Neurodiversity and ACT

What is neurodiversity?

Neurodiversity is a concept that recognises and celebrates the natural variations in human neurology and cognitive functioning. It emphasises the idea that neurological differences, such as autism, ADHD, dyslexia, and other conditions, are simply variations of the human brain rather than deficits or disorders that need to be cured or normalised. The term was coined by Australian sociologist Judy Singer in the late 1990s and has since gained prominence in the fields of psychology, education, and advocacy.

At its core, neurodiversity challenges the traditional medical model of viewing neurological differences as inherently pathological or problematic. Instead, it promotes the acceptance of diverse neurological profiles and advocates for the inclusion and equal rights of neurodiverse individuals in society. It recognises that neurodivergent people possess unique strengths, talents, and perspectives that contribute to the richness of human experiences.

Neurodiversity also highlights the importance of accommodating and supporting the needs of individuals with different neurological profiles. This can involve providing reasonable adjustments in educational and work settings, creating inclusive environments that value diverse communication styles, and recognising and respecting different sensory sensitivities. By embracing neurodiversity, society can foster greater understanding, empathy, and acceptance, leading to improved well-being and quality of life for neurodiverse individuals. Society can also benefit from the different unique strengths that neurodiverse people bring to the table.

In recent years, the neurodiversity paradigm has gained traction, leading to increased awareness and advocacy efforts. It has spurred a shift in the discourse surrounding neurological differences, promoting a more inclusive and accepting society that values the diversity of human minds.

How can ACT therapy support neurodivergent people?

ACT is a form of therapy that focuses on fostering psychological flexibility and acceptance of one’s internal experiences, while also taking committed action toward values-aligned goals.

There are a number of ways in which ACT therapy can support neurodivergent people:

  • Embracing neurodiversity: ACT promotes the acceptance of one’s unique neurology and cognitive functioning. It helps individuals recognise and embrace their neurological differences as valid aspects of their identity, reducing self-judgment and promoting self-compassion.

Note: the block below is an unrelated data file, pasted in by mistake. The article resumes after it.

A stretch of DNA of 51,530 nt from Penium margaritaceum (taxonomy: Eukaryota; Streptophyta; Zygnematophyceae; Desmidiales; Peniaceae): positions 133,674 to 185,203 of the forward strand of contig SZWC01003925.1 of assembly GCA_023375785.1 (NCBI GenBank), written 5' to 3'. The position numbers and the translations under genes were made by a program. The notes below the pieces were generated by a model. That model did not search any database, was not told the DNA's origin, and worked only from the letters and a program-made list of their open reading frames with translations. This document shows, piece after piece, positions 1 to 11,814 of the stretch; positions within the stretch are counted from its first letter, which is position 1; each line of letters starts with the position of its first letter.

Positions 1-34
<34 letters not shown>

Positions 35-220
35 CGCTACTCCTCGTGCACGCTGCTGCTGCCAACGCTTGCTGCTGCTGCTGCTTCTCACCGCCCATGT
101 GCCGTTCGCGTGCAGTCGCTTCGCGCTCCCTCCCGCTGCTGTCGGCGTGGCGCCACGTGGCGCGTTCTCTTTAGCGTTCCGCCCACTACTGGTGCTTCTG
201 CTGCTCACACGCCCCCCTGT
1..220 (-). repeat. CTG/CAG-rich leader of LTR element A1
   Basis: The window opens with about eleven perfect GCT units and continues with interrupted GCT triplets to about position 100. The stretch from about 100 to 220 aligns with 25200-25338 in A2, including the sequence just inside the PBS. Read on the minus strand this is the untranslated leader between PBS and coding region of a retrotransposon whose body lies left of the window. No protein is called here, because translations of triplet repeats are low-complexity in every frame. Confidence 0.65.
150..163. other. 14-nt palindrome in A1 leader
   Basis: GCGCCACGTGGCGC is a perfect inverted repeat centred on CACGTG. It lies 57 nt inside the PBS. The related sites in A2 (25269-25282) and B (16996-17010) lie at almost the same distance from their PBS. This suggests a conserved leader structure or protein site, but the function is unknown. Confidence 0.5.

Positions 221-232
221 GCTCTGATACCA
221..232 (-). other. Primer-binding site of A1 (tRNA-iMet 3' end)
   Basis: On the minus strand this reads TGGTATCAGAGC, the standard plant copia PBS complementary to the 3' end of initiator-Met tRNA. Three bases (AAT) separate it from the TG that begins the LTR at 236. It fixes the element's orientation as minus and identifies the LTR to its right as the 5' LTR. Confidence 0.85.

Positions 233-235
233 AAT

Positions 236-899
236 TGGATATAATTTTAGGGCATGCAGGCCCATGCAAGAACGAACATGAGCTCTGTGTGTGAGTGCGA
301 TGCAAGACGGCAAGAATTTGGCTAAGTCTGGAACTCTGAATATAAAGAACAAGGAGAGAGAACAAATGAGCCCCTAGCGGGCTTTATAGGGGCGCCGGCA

• Mindfulness and acceptance: Neurodivergent individuals may experience intense sensory sensitivities or have difficulties with emotional regulation. The mindfulness techniques incorporated into ACT therapy helps individuals observe and accept their thoughts, emotions, and sensory experiences without judgment or avoidance.
  • Values clarification: Identifying core values and aligning actions with those values can be empowering for neurodivergent individuals as it allows them to focus on what truly matters to them and make choices that are in line with their personal aspirations and goals. This may be especially important for people who have experienced high levels of stigmatisation and trauma, and have not had the opportunity to fully explore their personal values.
  • Building psychological flexibility: ACT aims to enhance psychological flexibility, which involves being present in the moment, accepting difficult thoughts and emotions, and choosing actions that align with one’s values. This can support neurodivergent individuals in navigating challenges, adapting to changing circumstances, and developing resilience.
  • Coping with stigma and social challenges: Neurodivergent individuals often face stigma, misunderstanding, and social difficulties. ACT can provide strategies for managing the impact of these challenges, fostering self-acceptance, and developing effective communication and social skills.
  • Problem-solving and goal-setting: ACT helps individuals clarify their goals and develop strategies to overcome obstacles that may arise. This can be particularly useful for neurodivergent individuals who may encounter specific challenges related to their neurology, such as executive function difficulties or sensory sensitivities.

It’s important to note that ACT therapy should be tailored to the unique needs and experiences of each individual.

For neurodivergent individuals:

Neurodivergent individuals may benefit from working with therapists who have expertise in both ACT and neurodiversity, as they can provide a more nuanced understanding and address specific challenges associated with neurodivergence.

For professionals:

Our live training and on-demand courses are available to extend your learning around neurodivergence and ACT therapy. Also take a look at our blog for the latest insights into ACT.

Upcoming live training

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6 hours (6APA CEs / BACB CEUs)
Working with neurodivergent adults

Jennifer Kemp

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Two 3 hour sessions (6 CE credits)
Mastering ACT

Robyn Walser

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12 hours (12 APA CEs / BACB CEUs)
Introducing acceptance and commitment therapy

Dr. M. Joann Wright

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